As the ball drops this New Year’s Eve, 43 states and municipalities across the U.S. will be implementing minimum wage hikes. The 20 states and 23 locales are listed below:
After taking these increases into account, sixteen municipalities will have implemented what has become a progressive litmus test – a minimum wage of $15 or higher.
California’s minimum wage will increase to $12.00 on January 1st, and by 2022, California will become the first state in the union to implement a $15 minimum wage. This radical minimum wage experiment has real-world consequences. Dr. David Macpherson of Trinity University and Dr. William Even of Miami University found that California’s statewide minimum wage hikes will have killed 400,000 jobs by the time they are fully implemented. This estimate is conservative, as it does not take into account the hodgepodge of municipal minimums dotting the landscape.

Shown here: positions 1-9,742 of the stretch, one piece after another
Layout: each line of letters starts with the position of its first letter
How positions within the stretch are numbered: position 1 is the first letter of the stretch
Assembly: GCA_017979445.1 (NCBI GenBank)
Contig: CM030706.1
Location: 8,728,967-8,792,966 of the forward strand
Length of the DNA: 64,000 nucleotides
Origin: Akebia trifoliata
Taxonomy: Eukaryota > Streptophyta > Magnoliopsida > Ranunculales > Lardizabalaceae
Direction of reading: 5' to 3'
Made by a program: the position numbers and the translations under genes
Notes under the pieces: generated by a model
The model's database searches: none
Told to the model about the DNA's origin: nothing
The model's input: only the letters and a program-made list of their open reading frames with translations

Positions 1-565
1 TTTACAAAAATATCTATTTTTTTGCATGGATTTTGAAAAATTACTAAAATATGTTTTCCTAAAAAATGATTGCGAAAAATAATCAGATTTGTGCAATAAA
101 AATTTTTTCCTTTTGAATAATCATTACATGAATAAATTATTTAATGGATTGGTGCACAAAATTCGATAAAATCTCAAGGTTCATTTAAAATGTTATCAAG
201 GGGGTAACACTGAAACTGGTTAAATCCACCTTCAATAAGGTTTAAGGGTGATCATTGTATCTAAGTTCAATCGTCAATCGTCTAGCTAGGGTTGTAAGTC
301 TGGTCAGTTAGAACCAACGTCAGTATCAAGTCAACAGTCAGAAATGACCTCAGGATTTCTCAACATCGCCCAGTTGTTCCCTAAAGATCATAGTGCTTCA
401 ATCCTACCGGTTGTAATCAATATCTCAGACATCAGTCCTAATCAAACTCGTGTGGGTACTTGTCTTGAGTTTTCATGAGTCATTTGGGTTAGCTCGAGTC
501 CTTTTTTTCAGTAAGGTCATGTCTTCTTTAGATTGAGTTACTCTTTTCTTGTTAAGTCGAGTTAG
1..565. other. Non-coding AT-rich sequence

This January, thirteen cities in California will observe minimum wage mandates. This means that in 2018, 24 separate municipalities administered wage hikes across the Golden State. A labor economist with UC Santa Cruz commented that these local policies “make a difference.” Unfortunately, that difference is often not one that policymakers intended.
A comprehensive study by economists Scott Adams and David Neumark proves that minimum wage increases – regardless of where they are tried – lead to employment losses for our least-skilled workers. Researchers arrived at this conclusion after summarizing research and analysis looking into the impact of living wage laws across nearly 100 cities and local governments.
Instead of being dressed to the nines this New Year, these states and municipalities will be reminiscing of the times before costly government mandates.